South Africa has approved the importation of genetically modified corn from US.
Dirk Kok, the spokesperson for the secretariat of South African Cereals, Oilseeds and Trade Association confirmed during an interview session.
He related that South Africa will allow both white and yellow Genetically modified corn from US to arrive SA.
Referring to the drought negative impact on local products, Kok argued that the import will go a long way in managing the skyroctting price of corn in the country.
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He was quoted to have said: “the door is open to imports from the US…prices will come down.”
Reporting this, Bloomberg related that Wandile Sihlobo – the head of economic and agribusiness intelligence at the Agricultural Business Chamber – described the decision as a critical one.
“We are going to see a stronger correlation between the yellow-maize price and the US price.
“The reaction of the South African farmers are going to be intresting,” Sihlobo reportedly said.
Grain SA expressed disatifaction over the decision. Speaking, its Chief Executive Officer Jannie de Villiers said: “we think this is a bit of unfair trade because American farmers have better access to technology and now we have to compete with them…why are we opening it up to the Americans to have a shot at the South African market?”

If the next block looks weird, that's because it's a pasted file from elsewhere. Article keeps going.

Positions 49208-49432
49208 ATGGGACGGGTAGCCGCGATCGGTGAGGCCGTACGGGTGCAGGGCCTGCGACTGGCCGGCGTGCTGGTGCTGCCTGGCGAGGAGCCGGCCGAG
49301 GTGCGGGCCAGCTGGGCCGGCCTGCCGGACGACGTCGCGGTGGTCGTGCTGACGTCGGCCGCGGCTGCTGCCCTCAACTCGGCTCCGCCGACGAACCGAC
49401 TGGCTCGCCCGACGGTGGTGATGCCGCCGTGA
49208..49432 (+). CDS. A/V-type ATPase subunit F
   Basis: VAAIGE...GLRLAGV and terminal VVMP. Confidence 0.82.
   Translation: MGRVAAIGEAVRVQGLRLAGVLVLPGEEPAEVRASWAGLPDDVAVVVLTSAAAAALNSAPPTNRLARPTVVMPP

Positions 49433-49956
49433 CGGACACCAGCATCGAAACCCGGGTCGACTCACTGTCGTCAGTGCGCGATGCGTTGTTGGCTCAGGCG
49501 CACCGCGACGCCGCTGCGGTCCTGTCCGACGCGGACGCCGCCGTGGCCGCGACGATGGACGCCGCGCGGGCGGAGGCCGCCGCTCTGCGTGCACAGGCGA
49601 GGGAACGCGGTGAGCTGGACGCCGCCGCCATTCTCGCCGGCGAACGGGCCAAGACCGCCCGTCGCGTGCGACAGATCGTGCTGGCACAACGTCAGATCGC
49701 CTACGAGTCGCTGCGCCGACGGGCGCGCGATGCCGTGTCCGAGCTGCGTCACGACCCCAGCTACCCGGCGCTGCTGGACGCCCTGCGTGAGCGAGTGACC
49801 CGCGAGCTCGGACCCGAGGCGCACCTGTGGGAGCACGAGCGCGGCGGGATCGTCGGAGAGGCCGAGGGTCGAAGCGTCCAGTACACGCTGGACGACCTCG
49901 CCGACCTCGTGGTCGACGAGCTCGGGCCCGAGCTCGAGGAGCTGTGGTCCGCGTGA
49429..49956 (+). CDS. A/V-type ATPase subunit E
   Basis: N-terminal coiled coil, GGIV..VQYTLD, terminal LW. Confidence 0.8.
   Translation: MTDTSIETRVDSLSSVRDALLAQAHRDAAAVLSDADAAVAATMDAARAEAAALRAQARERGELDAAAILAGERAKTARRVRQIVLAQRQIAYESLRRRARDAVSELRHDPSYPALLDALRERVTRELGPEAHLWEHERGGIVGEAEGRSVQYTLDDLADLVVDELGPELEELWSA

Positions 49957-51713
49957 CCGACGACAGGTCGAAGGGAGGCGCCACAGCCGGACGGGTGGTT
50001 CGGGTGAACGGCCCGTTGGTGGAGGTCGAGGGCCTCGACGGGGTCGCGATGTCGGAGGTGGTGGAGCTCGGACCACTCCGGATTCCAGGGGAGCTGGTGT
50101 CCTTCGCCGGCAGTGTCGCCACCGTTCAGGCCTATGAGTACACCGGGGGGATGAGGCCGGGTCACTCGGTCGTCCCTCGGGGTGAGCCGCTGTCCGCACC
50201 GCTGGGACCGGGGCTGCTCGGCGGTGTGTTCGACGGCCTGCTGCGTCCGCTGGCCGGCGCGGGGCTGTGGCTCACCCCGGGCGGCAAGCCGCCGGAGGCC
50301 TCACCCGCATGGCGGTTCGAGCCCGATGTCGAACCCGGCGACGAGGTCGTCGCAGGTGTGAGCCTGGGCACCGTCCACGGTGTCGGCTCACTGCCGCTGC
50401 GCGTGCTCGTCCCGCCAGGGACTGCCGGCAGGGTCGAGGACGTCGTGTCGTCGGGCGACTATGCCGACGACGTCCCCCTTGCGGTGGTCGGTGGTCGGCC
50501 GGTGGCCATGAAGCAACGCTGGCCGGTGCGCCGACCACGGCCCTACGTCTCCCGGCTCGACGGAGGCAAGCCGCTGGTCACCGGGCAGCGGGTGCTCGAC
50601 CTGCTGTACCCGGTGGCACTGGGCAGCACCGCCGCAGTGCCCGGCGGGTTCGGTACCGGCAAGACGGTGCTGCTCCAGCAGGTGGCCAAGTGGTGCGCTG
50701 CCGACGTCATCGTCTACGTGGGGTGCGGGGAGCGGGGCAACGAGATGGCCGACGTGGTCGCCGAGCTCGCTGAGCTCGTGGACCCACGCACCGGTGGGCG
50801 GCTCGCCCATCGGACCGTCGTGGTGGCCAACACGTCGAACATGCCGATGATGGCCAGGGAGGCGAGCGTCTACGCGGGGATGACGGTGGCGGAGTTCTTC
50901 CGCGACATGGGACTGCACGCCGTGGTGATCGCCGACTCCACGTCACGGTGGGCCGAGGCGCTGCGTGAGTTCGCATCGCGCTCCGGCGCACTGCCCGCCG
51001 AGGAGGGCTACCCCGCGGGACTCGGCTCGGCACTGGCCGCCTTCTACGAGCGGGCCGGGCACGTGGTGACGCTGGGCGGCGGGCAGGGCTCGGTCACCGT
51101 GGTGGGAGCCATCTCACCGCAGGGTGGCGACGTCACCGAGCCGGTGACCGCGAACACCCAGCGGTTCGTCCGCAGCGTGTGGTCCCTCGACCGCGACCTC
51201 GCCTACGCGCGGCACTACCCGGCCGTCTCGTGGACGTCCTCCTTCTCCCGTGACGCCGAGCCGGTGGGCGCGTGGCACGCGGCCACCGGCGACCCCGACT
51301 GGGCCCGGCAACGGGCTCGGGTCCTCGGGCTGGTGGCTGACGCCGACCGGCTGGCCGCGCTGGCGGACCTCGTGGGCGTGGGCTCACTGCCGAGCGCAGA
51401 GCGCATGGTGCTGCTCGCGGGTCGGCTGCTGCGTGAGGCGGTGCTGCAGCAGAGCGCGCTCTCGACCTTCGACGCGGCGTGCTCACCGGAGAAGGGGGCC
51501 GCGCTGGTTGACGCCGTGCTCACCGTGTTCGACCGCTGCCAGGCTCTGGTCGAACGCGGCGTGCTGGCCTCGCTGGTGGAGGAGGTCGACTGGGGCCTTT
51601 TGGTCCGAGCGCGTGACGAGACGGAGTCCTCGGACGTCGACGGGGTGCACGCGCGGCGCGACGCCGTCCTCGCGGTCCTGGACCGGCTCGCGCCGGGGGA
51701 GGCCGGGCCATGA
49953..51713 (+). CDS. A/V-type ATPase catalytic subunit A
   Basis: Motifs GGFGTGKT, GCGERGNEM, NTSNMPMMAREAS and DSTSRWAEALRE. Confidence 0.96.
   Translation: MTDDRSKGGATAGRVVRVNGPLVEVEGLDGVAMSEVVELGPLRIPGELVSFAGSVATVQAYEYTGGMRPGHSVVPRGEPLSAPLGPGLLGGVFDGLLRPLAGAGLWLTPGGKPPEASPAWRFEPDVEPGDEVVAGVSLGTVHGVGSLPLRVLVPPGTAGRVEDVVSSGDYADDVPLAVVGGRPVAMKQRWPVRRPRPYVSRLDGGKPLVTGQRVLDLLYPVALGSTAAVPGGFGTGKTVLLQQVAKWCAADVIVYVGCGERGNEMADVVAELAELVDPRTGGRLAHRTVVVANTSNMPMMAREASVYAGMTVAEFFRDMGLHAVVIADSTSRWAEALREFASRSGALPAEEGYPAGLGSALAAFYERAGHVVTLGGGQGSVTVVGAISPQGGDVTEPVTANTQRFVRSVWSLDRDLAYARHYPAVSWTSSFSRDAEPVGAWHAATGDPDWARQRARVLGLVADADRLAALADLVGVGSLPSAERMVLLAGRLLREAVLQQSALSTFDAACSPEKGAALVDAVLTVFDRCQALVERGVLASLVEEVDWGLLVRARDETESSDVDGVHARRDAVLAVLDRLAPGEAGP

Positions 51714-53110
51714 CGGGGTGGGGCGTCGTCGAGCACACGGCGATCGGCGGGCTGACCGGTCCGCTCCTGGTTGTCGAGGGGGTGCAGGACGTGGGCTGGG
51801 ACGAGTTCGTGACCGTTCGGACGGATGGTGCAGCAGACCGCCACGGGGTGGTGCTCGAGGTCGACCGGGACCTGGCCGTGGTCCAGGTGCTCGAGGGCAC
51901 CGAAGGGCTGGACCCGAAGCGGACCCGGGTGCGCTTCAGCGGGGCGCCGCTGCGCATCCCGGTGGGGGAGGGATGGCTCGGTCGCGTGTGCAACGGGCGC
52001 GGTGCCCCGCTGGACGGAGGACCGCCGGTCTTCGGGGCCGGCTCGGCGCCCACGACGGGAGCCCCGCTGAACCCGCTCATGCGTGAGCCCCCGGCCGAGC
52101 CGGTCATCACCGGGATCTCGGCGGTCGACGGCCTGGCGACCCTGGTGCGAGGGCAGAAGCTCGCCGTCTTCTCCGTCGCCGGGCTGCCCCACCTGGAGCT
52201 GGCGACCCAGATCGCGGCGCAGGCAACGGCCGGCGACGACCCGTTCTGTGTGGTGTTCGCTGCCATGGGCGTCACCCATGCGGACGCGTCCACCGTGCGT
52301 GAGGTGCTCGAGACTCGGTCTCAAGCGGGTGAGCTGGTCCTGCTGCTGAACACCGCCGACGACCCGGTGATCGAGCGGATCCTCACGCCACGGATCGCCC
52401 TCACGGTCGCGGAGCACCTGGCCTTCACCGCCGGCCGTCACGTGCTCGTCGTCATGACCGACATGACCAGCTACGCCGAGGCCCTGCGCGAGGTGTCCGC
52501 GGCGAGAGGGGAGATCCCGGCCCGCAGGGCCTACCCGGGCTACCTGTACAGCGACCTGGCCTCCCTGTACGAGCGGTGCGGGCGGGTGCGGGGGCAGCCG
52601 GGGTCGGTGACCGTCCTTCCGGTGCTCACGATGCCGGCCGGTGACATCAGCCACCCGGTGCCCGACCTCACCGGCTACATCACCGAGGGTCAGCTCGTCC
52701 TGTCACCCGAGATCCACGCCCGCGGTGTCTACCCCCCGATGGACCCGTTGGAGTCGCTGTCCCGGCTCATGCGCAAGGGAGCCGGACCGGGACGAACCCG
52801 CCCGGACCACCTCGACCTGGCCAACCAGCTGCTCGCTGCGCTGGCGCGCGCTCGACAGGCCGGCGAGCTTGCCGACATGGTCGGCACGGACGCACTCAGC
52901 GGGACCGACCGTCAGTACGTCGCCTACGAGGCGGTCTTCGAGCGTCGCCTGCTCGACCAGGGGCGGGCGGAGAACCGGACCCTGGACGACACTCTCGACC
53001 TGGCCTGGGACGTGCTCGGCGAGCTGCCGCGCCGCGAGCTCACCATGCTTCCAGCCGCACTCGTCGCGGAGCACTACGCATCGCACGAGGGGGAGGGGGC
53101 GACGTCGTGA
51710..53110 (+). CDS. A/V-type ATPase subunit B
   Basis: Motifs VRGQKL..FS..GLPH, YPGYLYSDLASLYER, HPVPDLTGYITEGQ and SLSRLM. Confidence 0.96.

Meanwhile, a senior director of US Grain Council, identified as Cary Sifferath asserted that the decision “will allow US corn, both white and yellow, to ship into South Africa fairly easily.”
Sifferath added that “there could be some need for some additional white corn imports” while South Africa wait for harvest between late April to May.
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Records have it that genetically modified corn triggered controversy due to concerns about possible health effects, impact on insects and on other plants.
In US, a strain named Starlink was approved only for animal consumption. It was later found in food and led to a mass outcry for the food products to be recalled from market.
Over 300 food products were found to contain the genetically modified corn which had not been approved for human consuption.